Referring now to FIGS. 2A, B and C assembled as indicated, the flag actuator circuit 24, wherein lies the improvement of the present invention, will be described. In FIG. 2A a ring modulator circuit 101 is arranged to add quencies.
the single sideband Doppler frequencies from the trackers for the rightrhand beams to obtain the sum of these fre- Thus the frequency of 500 kc.+f is applied to terminal 103 and the frequency of 500 kc.-|-f is applied to terminal 104. The output of the ring modulator 101 on lead 105 is thus 1 mc.+f +f A second ring modulator 102 is connected to add the tracker frequencies corresponding to the left beams. The frequency 500 kc.+f is applied to terminal 106 and the frequency of 500 kc.+f is applied to terminal 107 and at lead 108 the frequency of 1 rnc.+ }f appears.
The signals on leads 105 and 108 are both applied to non-linear mixer transistor 109 (FIG. 2B) where the frequencies of these signals are subtracted to produce an audio frequency signal in the collector circuit of transistor 109 corresponding to the frequency f,, previously defined. The sum components in the collector circuit of the mixer 109 are bypassed to ground.
The frequency f from the output of mixer 109 is applied to a monos-table hysteresis switch 111 which generates a square wave at the frequency f This square wave is differentiated in capacitor 110, the output of which is limited to a single polarity by diode 150, and applied to an NPN pulse shaper transistor 112 and a pulse amplifier 113 to produce a pulse of predetermined amplitude and duration for each cycle of the frequency f,,. This pulse is applied to an integration capacitor 114 which is provided with an adjustable time constant circuit by means of variable resistor 115 connected to the negative 12 volt supply. A transistor 116 is normally conducting when f is near zero frequency and capacitor 114 has accumulated no charge from pulse amplifier 113. By means of the adjustable resistor 115, the emitter voltage of transistor 116 can be set to be minus 6 volts when the frequency i is 500 cycles. If f is greater than 500 cycles, the transistor 116 approaches cut-off due to the accumulation of the positive pulses in integrator capacitor 114 and the emitter voltage of transistor 116 becomes more positive than negative 6 volts. When f is less than 500 cycles, the emitter voltage of transistor 116 is more negative than minus 6 volts and the system is operating normally with good data.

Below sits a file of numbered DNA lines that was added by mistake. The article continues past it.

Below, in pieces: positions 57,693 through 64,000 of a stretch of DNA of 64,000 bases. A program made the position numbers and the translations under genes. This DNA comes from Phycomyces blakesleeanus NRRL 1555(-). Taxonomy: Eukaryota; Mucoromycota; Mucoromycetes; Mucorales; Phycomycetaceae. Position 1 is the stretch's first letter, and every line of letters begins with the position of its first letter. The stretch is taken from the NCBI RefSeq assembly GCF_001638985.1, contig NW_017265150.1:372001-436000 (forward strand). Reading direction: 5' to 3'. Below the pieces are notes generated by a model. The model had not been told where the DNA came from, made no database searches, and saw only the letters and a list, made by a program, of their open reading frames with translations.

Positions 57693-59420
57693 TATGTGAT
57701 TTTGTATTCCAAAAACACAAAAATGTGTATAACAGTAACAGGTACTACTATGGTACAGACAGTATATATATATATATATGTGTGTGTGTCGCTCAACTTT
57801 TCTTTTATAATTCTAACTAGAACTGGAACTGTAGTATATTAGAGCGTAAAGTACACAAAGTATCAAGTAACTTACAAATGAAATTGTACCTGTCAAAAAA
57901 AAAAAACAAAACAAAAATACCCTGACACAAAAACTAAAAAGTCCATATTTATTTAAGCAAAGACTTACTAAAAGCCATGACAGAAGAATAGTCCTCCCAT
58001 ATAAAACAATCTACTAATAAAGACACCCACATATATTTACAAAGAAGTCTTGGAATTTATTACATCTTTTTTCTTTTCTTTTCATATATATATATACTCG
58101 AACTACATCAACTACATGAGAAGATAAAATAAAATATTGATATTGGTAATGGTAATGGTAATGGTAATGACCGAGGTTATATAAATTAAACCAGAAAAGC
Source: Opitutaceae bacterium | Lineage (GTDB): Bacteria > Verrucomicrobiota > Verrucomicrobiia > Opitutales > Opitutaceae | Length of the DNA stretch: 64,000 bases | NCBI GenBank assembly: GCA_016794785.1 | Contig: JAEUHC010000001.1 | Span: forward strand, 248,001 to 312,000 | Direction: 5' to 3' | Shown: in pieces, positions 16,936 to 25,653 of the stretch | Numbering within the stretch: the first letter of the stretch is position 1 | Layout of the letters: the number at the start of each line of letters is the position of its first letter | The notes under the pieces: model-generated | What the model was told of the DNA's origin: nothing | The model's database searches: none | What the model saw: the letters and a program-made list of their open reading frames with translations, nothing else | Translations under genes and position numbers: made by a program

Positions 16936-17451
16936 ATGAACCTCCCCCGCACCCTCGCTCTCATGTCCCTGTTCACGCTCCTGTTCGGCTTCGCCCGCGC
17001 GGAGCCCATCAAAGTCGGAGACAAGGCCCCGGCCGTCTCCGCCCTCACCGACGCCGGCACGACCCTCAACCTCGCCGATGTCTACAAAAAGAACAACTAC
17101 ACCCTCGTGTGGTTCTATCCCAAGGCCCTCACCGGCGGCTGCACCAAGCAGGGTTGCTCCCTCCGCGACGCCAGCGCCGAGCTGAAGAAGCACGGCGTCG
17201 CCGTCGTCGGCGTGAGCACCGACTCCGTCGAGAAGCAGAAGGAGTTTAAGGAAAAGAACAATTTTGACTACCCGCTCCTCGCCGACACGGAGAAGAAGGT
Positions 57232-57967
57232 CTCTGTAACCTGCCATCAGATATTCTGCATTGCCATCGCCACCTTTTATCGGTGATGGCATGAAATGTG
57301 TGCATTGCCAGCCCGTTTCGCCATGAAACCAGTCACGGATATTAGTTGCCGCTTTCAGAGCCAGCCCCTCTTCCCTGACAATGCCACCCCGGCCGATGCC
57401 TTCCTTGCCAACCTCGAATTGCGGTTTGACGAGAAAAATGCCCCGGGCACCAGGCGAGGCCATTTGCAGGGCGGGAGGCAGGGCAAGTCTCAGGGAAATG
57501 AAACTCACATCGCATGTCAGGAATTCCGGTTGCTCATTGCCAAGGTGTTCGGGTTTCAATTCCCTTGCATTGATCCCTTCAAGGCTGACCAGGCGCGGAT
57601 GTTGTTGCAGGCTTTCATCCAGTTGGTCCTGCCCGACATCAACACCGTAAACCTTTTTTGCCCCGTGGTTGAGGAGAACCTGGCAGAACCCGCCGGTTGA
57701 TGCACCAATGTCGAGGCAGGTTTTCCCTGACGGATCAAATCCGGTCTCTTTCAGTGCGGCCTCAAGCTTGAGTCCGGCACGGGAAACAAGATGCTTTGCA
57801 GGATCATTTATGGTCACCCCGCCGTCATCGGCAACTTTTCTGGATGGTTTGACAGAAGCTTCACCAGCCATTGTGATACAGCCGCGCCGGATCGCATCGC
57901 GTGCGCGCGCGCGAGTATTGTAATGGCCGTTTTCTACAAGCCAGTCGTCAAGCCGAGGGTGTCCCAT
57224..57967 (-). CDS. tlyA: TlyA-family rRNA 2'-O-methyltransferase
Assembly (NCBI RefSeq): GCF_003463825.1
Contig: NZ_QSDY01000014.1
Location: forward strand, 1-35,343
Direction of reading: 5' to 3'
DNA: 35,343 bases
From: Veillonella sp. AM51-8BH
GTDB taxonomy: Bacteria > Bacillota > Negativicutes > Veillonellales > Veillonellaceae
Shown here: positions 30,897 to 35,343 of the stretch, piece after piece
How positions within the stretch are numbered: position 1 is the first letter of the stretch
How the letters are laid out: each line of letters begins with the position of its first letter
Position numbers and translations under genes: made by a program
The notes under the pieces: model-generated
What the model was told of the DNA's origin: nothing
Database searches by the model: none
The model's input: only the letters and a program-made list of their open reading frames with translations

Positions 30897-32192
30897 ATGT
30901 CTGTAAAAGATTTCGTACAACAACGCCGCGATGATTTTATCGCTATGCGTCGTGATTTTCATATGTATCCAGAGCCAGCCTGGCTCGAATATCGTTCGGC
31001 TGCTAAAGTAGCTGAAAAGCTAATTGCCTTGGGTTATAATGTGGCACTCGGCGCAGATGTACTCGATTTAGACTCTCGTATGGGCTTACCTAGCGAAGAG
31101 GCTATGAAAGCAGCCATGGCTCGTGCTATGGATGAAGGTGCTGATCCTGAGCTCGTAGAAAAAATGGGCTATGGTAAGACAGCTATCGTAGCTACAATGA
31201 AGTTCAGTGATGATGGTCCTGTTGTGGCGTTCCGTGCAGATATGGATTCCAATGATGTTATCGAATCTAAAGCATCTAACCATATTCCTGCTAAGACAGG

The two conditions of operation of the system are with good data being received and all servos operating to supply the output signals and indications required from the system and with bad data being received either of two conditions existing-(1) if the data is incorrect to the extent that f exceeds 500 cycles, the servos will be locked but the alarm will not be given and (2) if the frequency f exceeds 1500 cycles and persists for a sufficient time the alarm indication will be given. A delay of seconds is provided as hereinafter described before an alarm indication is given to assure that the large value of f is not due to a momentary error but one of substantial duration and hence contributing significantly to error in the output of the system.
The foregoing operating conditions are derived from the emitter circuit of the transistor 116 as follows. The DC. supply to all of the mechanical servos in the system is through the collector-emitter circuit of a transistor 121. When the transistor 121 is conducting the collector is effectively grounded and a circuit through the servos is energized through this ground connection of the emitter of transistor 121. The transistor 121 is normally biased for conduction through a 6 volt coupling zener diode 122 and the normally conducting emitter-collector path of transistor 1 16, a small collector resistor and the negative 12 volt supply. For this condition the emitter of tran sistor 116 is effectively at minus 12 volts. As the positive pulses build up charge on capacitor 114 corresponding to increasing frequencies of f the transistor 116 becomes less conductive and its emitter voltage becomes less negative until at 6 volts the isolation diode 122 becomes non-conductive and the positive supply bias to the base of transistor 121 cuts off that transistor thereby interrupting the DC. supply to the mechanical servos of the system and in effect freezing the indicators and computs with their last available good data value.